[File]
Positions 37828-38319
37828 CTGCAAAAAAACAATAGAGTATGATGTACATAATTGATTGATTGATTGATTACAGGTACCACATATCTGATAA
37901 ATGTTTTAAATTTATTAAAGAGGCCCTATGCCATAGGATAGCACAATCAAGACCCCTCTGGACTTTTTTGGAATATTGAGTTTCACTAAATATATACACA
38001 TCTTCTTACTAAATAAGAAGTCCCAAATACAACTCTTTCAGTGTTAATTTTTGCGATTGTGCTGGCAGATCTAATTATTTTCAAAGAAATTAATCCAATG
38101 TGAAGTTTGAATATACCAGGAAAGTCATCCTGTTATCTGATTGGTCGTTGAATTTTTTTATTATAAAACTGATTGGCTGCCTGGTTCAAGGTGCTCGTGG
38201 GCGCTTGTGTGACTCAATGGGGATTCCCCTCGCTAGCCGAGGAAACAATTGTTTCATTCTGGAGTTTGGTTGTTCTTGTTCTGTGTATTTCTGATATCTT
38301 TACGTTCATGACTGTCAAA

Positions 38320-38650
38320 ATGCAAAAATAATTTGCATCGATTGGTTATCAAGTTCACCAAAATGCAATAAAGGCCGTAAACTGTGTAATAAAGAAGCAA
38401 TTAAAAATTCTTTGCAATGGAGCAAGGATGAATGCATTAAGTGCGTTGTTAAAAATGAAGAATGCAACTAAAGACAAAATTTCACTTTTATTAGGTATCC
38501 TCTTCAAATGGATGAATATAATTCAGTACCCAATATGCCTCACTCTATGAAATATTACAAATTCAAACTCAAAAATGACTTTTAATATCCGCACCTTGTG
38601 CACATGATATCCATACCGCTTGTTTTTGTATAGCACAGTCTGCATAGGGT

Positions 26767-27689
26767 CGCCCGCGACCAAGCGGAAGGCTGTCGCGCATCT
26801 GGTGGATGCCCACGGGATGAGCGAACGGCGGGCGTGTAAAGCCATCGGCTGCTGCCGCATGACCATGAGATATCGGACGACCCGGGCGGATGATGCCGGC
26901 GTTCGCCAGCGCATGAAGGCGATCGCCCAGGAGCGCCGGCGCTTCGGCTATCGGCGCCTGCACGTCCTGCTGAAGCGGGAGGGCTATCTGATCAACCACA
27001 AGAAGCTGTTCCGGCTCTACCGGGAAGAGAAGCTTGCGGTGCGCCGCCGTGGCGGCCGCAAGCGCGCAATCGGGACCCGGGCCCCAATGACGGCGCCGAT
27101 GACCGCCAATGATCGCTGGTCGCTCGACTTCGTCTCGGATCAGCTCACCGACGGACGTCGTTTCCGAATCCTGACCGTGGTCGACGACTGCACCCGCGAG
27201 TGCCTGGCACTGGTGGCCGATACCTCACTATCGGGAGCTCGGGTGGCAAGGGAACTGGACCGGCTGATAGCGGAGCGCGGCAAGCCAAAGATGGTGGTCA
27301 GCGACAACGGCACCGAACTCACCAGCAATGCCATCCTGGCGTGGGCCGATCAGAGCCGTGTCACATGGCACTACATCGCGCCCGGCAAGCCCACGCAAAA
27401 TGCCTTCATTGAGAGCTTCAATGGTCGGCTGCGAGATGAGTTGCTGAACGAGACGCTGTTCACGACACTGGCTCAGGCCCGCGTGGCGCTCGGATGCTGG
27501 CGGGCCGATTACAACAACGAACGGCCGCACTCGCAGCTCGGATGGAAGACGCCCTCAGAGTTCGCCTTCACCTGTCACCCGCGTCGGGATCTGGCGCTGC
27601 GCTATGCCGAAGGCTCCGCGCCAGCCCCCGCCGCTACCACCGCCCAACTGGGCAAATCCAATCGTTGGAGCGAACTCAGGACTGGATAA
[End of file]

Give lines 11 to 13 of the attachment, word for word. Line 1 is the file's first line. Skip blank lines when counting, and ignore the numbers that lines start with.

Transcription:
38501 TCTTCAAATGGATGAATATAATTCAGTACCCAATATGCCTCACTCTATGAAATATTACAAATTCAAACTCAAAAATGACTTTTAATATCCGCACCTTGTG
38601 CACATGATATCCATACCGCTTGTTTTTGTATAGCACAGTCTGCATAGGGT

Positions 26767-27689